Pointing the finger and saying, “We are not like those guys.” It is easy to pick on cycling because it doesn’t have the fan base of say the NFL, Baseball, or for that matter the PGA.
I believe the fan of cycle sport is actually more concerned about the use of illegal substances than NFL or Baseball fans, most of whom could care less. The reason being most cycle-race fans, at least in the US and the UK, actually ride a bike, whereas fans of the major sports are mostly non-participating spectators.
The nature of the war on illegal substance use is the same as the war on crime, one side trying to detect, and the other side avoiding detection. A war that is ongoing with no winner, and no clear end.
It seems logical to me that illegal substances used in cycling would be basically the same as those used in other sports. So if cycling does not have control over the issue, then neither does any other sport that has a drug testing policy in place. This would include the PGA, if and when they start testing.
Implementing drug testing does not immediately stamp out the problem; I doubt there is one sports controlling body that has a complete handle on the issue yet, and there won’t be. Professional sport is big money, and so too is the manufacture of illegal substances.
It used to be just about dope, stimulants that give more energy; now it is body-altering chemistry. Not just bulking up like a football player, but lower, often-undetectable doses of human growth hormones, building lean body mass, enhancing the strength of the athlete.
I have written about this before, but it stands repeating. I believe there has always been dope use in all professional sport throughout history since performance enhancing drugs have existed, for this simple reason. Professional sport is entertainment, and the greater the athletic performance the greater the entertainment value, which translates into more money for sports promoters, the athlete, and the people managing the athlete.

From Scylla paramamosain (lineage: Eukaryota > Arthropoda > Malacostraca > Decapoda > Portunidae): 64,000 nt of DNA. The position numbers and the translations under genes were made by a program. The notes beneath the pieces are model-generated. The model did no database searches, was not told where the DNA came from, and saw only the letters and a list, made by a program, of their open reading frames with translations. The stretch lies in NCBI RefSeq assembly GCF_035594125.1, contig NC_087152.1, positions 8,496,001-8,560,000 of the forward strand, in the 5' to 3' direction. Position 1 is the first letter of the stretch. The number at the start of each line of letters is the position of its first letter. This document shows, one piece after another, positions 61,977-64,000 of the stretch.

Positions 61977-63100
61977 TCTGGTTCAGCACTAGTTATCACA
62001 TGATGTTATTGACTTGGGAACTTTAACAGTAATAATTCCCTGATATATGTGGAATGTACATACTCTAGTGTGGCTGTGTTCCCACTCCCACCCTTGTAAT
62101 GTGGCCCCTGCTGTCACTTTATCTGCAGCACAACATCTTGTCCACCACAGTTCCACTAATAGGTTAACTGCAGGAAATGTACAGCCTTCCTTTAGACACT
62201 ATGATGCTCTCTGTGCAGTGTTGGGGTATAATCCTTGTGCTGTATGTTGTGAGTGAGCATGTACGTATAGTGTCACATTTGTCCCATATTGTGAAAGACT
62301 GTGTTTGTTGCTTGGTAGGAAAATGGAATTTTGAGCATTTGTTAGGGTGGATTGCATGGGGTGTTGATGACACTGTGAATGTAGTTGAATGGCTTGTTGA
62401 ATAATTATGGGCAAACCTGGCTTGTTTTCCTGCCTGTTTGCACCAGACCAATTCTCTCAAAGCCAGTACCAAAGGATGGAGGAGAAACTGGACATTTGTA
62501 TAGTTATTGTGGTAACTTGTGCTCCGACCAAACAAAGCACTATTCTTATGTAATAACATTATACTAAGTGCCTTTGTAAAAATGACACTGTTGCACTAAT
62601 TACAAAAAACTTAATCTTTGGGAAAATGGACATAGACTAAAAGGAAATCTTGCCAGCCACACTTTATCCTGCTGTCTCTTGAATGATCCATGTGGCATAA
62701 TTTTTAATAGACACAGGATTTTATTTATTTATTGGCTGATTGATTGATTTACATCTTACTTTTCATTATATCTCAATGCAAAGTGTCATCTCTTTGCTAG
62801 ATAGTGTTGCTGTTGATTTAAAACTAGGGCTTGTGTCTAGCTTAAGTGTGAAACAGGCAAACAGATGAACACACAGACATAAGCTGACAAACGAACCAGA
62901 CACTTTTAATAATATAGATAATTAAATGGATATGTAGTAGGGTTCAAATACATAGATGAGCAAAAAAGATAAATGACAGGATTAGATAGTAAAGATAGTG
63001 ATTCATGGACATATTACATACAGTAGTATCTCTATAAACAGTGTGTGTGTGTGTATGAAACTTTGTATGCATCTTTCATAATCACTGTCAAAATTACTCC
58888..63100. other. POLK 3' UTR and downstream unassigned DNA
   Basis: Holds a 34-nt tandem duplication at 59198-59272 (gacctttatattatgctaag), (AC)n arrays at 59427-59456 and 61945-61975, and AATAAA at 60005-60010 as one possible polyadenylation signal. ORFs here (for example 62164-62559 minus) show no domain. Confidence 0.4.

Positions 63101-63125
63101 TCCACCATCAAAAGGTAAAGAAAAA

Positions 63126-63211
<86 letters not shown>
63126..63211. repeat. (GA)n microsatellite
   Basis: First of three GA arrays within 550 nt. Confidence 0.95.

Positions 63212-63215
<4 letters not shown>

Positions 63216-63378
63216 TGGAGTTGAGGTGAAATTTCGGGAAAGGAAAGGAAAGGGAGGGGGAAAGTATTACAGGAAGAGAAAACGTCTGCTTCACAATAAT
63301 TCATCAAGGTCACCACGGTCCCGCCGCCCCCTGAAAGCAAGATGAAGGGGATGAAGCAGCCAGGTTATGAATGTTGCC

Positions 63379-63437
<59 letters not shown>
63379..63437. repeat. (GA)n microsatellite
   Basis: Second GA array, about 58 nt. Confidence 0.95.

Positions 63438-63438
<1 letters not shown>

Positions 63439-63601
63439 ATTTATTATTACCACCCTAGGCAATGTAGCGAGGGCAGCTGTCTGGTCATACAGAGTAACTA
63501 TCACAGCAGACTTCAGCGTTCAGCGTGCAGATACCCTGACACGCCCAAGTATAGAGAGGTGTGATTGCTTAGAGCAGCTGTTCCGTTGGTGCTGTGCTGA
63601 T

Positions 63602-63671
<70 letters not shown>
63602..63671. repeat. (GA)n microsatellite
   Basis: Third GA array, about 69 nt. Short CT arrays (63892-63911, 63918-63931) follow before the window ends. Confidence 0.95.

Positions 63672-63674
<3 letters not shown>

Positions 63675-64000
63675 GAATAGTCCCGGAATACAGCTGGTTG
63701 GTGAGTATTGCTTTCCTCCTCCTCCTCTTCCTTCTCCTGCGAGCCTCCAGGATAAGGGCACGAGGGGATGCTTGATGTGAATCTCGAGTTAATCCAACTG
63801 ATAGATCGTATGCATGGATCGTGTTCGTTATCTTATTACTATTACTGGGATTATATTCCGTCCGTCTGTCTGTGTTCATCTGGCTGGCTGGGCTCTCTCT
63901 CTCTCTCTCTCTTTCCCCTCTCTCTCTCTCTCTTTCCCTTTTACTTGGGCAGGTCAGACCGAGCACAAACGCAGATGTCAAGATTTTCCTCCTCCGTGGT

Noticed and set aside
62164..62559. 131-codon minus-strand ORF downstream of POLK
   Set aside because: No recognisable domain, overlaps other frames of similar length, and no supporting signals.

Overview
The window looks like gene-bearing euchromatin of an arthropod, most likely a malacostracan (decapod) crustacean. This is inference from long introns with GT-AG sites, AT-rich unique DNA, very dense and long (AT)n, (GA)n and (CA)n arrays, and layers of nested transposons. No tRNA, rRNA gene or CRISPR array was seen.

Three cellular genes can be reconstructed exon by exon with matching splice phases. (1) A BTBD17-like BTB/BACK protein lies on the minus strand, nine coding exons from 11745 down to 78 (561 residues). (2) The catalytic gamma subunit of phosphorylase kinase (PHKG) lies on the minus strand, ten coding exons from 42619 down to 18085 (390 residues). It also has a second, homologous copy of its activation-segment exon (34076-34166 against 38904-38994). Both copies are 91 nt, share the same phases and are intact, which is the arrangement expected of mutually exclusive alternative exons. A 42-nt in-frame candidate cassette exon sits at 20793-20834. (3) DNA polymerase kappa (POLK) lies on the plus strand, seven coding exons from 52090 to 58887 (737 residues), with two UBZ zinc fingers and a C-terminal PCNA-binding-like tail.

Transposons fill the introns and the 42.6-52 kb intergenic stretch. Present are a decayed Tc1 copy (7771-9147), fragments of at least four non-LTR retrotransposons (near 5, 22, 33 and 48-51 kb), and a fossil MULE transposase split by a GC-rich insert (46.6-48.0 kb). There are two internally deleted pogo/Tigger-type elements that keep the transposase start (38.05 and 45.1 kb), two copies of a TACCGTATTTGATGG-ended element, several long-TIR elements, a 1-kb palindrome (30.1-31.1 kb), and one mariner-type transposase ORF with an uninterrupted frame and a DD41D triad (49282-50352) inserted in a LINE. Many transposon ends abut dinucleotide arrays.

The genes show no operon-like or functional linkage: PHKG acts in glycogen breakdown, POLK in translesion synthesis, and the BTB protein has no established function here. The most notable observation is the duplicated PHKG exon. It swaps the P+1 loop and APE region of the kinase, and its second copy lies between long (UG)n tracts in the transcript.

When big money is involved, unfortunately, it is human nature in some to look for an edge in improving performance, and professional golf is definitely big money. Are cyclists any less human than golfers, or vice-versa? Or any other professional athlete for that matter.
No one can convince me that lean body mass, and extra strength would not help a golfer hit a ball further. Professional golf officials need to get their head out of their ass and get with the times. Denial of a problem is not a cure for a problem.
In addition, sports writers need to back off, and give the sport of cycling a break; at least officials of the sport are trying. The UCI was criticized in the past for doing nothing; now there is large scale testing and a few offenders are getting caught, they are still criticized. They find themselves in an unenviable no win situation.
Cycling happened to be one of the first to be exposed for doping; most other sports have since had to deal with the same problem.
Just because cycling was first, doesn’t make them the worst, any more than thinking because professional golf is one of the last to implement drug testing, makes them squeaky clean.
The picture at the top is from an article in the Wall Street Journal, called “Golf, Drugs and Denial” by John Paul Newport.